The trouble with blue water is that when conditions are not fine and the boat is not fine you have no where to go but down. That is one of the real risks in a coastal boat. The risks in this trip are addative and none will really be important until one thing goes bad.
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Old 03-13-2007
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sailingdog is just really nice sailingdog is just really nice sailingdog is just really nice sailingdog is just really nice sailingdog is just really nice
Generally, it isn't any one thing that really screws you over btw... it is a lot of little things going wrong that really screws you.... While people have made bluewater passages in an O'Day, it wouldn't be my choice of boat for doing so. I'd take a Flicka, Bristol Channel Cutter, Cape Dory 28, Alberg 30, or Southern Cross 31 over the O'Day for that type of work...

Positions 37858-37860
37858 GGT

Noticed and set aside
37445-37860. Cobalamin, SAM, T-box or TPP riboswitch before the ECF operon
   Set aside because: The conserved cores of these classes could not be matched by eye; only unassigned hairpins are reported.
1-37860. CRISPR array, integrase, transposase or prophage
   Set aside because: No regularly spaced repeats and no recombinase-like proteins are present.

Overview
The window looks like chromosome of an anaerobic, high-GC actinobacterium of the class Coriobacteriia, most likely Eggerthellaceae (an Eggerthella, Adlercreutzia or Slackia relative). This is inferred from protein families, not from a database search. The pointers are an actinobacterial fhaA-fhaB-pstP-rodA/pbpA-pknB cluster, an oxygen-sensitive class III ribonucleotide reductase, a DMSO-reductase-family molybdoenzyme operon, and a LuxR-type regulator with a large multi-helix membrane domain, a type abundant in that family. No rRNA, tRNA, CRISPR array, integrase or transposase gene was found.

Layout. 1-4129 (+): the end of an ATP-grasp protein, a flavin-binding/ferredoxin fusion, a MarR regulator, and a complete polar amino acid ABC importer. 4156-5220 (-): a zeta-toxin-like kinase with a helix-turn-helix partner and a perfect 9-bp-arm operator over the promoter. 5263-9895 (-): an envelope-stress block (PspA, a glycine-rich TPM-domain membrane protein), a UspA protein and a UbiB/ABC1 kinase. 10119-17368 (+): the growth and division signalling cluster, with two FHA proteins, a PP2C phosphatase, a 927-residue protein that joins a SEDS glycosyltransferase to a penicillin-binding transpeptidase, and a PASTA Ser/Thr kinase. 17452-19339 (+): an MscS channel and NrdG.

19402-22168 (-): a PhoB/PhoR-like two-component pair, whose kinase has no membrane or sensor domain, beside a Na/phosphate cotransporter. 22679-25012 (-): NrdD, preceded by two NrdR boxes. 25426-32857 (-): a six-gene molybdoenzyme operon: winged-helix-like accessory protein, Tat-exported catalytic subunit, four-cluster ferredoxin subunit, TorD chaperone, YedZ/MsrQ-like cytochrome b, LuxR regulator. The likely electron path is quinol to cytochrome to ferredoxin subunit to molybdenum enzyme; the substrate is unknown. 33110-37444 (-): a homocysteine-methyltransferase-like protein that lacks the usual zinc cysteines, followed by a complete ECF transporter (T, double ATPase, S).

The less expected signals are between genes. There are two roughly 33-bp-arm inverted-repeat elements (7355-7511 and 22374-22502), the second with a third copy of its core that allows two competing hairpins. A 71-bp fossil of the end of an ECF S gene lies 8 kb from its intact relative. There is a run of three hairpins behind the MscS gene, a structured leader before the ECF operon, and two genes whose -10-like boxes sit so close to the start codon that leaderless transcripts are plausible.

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You know what the first rule of sailing is? ...Love. You can learn all the math in the 'verse, but you take
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her going when she oughta fall down, tells you she's hurting 'fore she keens. Makes her a home.

—Cpt. Mal Reynolds, Serenity (edited)

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  #14  
Old 03-14-2007
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Thank you all for your replies, I very much appreciate the advice.